Governmental Immunity: City of Pearsall v. Tobias, No. 04-16-00815-CV, 2017 WL 3495137 (Tex. App.—San Antonio Aug. 16, 2017). The City of Pearsall entered into a two-year contract with Robert Tobias to serve as city manager. The contract provided for a cash payment of one year’s salary if Tobias was involuntarily terminated or suspended by the city council for any reason. The agreement also required Tobias to live within the City of Pearsall but provided a grace period of six months. After five-and-a-half months, the council voted to terminate Tobias’s employment without severance pay. The city stated that Tobias’s failure to move to the City of Pearsall was the reason for termination. Tobias filed suit against the city alleging breach of contract. The trial court denied the city’s plea to the jurisdiction, and the city appealed.
The city argues that it is immune from the breach of contract claim because: (1) the contract does not contain the essential terms of the agreement; (2) the contract does not provide for goods or services; (3) the contract was not properly executed; and (4) the damages Tobias seeks are not due and owed under the contract. Tobias filed a cross-appeal arguing: (1) the City of Pearsall waived its right to appeal by failing to timely file a notice of appeal; and (2) the trial court erred in concluding Tobias failed to sufficiently allege the City of Pearsall waived immunity for attorney’s fees.
The court of appeals noted that the trial court rendered a decision on October 31, 2016; however, the only signed written order in the appellate record was signed on December 5, 2016. As a result, the City of Pearsall’s notice was due 20 dates after that date. Because the city filed its notice of appeal on December 5, 2016, the city did not waive its right to appeal.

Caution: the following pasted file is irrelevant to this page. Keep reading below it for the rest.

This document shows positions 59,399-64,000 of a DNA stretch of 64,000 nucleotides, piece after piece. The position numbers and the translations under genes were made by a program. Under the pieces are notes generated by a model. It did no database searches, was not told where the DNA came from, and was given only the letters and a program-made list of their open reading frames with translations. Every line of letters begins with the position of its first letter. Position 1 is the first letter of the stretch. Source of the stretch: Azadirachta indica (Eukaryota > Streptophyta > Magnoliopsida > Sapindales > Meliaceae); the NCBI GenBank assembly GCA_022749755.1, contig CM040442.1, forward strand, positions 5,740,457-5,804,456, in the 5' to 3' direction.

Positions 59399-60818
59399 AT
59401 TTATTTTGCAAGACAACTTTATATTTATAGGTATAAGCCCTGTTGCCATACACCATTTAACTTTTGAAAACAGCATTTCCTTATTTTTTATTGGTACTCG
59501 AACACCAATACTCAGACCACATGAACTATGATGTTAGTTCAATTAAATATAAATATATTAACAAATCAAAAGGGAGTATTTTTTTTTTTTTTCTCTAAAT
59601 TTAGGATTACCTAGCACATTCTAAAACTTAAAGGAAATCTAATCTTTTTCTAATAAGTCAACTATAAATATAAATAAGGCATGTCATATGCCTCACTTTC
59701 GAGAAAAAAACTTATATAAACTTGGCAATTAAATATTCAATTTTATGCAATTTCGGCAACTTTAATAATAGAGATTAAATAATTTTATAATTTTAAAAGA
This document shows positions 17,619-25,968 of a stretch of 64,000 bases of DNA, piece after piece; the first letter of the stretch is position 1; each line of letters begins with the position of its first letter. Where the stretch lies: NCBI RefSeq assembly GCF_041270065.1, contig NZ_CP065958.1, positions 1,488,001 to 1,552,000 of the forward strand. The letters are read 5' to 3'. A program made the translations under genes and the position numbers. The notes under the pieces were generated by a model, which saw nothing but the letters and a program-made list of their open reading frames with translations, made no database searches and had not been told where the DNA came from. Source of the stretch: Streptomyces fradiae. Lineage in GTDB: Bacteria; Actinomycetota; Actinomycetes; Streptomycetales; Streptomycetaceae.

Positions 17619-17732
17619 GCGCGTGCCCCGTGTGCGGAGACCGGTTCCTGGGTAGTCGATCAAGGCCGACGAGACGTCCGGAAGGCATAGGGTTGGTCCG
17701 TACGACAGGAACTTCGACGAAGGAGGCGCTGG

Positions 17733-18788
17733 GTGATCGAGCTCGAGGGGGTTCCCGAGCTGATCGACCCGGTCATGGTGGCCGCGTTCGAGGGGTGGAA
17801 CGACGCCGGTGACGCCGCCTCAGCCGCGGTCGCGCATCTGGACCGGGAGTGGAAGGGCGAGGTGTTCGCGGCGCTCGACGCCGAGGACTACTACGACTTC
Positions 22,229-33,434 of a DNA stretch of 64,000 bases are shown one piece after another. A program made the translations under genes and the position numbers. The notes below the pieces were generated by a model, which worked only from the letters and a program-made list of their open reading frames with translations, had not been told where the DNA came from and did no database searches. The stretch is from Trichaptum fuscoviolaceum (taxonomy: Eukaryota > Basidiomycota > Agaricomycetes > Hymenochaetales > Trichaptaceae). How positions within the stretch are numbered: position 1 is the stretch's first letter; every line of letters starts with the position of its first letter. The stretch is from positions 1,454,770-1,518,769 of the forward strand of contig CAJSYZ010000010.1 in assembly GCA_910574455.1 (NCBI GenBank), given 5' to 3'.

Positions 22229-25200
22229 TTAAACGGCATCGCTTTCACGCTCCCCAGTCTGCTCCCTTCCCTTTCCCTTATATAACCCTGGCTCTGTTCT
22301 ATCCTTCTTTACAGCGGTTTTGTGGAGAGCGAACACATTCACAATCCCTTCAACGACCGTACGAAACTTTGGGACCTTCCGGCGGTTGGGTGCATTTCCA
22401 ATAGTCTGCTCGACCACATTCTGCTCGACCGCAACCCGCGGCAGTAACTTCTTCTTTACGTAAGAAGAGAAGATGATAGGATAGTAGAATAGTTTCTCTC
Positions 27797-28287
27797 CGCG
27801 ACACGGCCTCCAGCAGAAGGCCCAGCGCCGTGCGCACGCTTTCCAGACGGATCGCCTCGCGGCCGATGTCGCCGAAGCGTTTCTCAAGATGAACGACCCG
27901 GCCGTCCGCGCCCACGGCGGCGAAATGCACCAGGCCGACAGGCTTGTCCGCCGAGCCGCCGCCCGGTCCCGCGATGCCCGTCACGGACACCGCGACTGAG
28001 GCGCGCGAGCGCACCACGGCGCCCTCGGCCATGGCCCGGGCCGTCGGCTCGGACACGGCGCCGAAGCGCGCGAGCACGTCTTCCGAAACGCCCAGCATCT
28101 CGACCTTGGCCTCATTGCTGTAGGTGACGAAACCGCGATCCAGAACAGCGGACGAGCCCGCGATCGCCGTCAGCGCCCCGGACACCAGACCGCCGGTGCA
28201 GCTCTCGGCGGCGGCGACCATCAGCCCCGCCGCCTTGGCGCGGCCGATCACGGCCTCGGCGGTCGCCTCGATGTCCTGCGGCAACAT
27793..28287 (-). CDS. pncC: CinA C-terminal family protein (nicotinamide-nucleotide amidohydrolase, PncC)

The court then analyzes the Chapter 271 waiver of immunity requirements. The court concludes that the contract did provide the essential terms required by Section 271.151 of the Local Government Code. Specifically, the court provides that the agreement states the salary and how it was to be paid to Tobias, the number of work hours, and the requirement that the city evaluate Tobias’s performance. Additionally, the court provides that services include what an employee provides his employer by his efforts. Thus, the contract required Tobias to provide his services to the city. The court also determines that the contract was properly executed. The court was not convinced by the city’s argument that the contractual provision providing a grace period for the city manager to move into the city conflicted with the city’s charter provision requiring the city manager to live within the city. Thus, the contract was properly executed. Lastly, the court determines that the severance pay in the termination agreement was “due and owed” under the contract. In doing so, the court rejects the city’s argument that the five-and-a-half months salary that Tobias received while employed by the city was all that was “due and owed” under the contract.